However properly maintained VRC353s are generally quite reliable and capable of some very good performance when used on FM (Narrow) in the Four and Six metre amateur bands.

Location of preset potentiometers for adjustment of Main and Tone deviation

Above photograph shows details to locate the Deviation adjustments. The three presets are visible through the slot in the Control Board cover. Tone level is by the right hand control labelled “T”

When reassembling the unit and replacing the outer case ensure that this is done in dry warm conditions. Apply a smear of general purpose grease around the front panel “O” ring seal, then replace and tighten the Hex bolts. Lastly the perforated aluminium tube containing the dessicant should be unscrewed from its retaining window. Dry this in an Oven at around 100 degrees C before reassembly and return it to its original position in the case.

The note regarding Beryllium Oxide refers to the Transmitter Output valve and is only a hazard to health if damaged or tampered with.

Barry G8DXU Copyright 25.10.20

SSB nets on 144.325MHz, 28.320MHz & 1976kHz

There was a very good response to our Net on Saturday the 7th November from 1400. Twelve stations called in on Two Metres SSB, with a good number of these later migrating to 10m and 160m. Net control was by SARS G1KAR/P from our Beachy Head site. Please see the Forum thread on this website for more info and to leave your comments.

With many thanks to all of the stations that participated and contributed to making these Nets an enjoyable success.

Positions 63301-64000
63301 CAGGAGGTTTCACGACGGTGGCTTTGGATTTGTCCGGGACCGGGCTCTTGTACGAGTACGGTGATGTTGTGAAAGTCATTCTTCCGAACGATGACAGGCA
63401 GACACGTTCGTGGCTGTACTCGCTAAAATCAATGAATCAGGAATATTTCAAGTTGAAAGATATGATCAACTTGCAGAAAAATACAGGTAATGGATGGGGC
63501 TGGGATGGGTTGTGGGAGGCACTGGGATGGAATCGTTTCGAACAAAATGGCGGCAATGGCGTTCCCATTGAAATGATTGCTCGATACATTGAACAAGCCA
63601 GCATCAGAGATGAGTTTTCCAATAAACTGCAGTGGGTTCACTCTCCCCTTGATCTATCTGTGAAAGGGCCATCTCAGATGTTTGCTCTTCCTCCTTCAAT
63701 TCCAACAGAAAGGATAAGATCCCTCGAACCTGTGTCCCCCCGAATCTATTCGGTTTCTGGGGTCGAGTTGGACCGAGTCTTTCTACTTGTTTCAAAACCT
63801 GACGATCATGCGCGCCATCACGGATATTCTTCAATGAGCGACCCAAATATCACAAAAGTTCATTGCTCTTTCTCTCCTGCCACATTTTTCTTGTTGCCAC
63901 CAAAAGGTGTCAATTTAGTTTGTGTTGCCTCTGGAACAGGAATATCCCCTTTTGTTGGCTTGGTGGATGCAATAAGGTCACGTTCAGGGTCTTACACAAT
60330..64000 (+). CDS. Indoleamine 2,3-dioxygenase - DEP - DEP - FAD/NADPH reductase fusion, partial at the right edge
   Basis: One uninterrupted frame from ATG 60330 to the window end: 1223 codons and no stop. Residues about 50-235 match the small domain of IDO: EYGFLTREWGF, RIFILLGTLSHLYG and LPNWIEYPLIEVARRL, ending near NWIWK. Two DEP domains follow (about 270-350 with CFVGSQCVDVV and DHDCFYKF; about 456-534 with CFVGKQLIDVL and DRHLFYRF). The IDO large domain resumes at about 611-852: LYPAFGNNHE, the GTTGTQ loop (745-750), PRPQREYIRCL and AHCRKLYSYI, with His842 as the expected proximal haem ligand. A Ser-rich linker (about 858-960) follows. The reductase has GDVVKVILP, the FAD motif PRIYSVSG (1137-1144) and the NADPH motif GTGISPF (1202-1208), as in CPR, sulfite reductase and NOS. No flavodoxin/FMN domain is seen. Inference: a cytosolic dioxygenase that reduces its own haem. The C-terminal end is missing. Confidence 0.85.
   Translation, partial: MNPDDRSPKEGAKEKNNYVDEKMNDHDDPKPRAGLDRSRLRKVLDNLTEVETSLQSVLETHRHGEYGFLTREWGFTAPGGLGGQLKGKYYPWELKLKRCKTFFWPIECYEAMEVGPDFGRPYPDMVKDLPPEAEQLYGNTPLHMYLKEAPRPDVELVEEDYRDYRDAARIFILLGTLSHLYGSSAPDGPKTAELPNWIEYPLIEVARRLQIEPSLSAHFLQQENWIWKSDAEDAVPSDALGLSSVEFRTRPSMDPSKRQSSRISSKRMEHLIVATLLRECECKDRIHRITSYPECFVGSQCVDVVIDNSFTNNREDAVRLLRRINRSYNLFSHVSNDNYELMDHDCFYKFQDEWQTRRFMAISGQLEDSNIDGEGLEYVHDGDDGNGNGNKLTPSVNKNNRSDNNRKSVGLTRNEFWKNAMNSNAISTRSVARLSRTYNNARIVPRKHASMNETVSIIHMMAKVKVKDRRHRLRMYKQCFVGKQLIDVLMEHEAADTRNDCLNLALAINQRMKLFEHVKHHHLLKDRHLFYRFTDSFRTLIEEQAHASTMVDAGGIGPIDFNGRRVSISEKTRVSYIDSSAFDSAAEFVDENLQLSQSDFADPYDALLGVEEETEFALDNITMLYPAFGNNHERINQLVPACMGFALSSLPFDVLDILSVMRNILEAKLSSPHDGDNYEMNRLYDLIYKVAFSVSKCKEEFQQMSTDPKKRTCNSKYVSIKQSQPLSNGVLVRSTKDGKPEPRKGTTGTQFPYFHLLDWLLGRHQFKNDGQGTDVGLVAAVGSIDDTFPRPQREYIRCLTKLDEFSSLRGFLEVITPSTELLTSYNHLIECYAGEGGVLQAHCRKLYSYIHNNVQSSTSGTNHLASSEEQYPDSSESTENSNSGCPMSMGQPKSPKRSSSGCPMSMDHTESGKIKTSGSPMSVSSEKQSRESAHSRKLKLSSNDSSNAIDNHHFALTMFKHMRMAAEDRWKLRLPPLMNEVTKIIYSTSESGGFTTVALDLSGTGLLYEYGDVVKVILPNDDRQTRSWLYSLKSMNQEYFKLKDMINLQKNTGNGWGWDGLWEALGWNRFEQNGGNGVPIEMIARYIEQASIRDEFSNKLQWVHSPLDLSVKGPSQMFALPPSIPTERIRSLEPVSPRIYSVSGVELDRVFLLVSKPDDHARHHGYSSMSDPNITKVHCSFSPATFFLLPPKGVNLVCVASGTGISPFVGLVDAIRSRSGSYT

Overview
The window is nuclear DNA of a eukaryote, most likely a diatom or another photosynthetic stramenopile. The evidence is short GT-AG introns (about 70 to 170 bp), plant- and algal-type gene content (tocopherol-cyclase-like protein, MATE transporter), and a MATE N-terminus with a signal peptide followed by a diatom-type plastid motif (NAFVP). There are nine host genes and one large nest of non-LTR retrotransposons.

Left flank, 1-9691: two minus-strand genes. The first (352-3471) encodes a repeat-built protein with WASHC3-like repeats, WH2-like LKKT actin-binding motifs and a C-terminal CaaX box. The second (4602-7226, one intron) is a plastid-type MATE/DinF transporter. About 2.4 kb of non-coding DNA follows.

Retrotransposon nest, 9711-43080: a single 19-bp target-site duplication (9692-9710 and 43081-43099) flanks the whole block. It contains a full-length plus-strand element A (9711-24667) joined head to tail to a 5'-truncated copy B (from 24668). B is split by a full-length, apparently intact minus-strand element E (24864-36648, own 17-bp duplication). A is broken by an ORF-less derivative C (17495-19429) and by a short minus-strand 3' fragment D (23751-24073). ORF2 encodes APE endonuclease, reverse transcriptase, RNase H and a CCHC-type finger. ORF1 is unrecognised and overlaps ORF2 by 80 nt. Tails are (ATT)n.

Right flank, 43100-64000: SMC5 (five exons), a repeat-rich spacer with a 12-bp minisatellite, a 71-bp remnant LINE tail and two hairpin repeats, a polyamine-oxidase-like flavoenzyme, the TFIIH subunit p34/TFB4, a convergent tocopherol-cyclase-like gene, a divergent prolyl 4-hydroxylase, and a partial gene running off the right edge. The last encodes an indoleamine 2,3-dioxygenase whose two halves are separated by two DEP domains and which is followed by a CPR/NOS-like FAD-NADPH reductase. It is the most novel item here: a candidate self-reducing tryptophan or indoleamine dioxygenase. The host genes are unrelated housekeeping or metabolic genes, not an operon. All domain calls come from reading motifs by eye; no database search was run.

Post Lock-down Freedom Camp at Beachy Head 10-11th July

Having endured some sixteen or so weeks of the lock-down the gradual return to normality started from the 6th of July was very welcome news. Radio amateurs have been fortunate to be able to continue with their hobby, keeping in contact with their fellows over the air waves aided by the connectivity of the internet for those without access to space for aerials.

Southdown A.R.S. are incredibly fortunate to have a radio site at Beachy Head where we can pursue our radio interests away from the radio noise and interference caused by Broadband and electrical equipment. And on a hill at an altitude of 480 feet near open fields with some great views!

Wishing to enjoy these facilities as soon as possible a small group of members planned a radio camp at the site. With numbers being strictly limited to six attendees outside family groups. The event was posted on our Forum and Calendar awaiting responses on first come first served basis.

Initially there were responses from three members wishing to attend both Friday and Saturday, with apologies from some who were already attending other functions. We were planning to continue our members cumulative contest from 1630-1830 Friday with the added bonus of the IARU HF contest running over the weekend. This gave plenty of opportunity for radio operating on HF for those wishing to participate.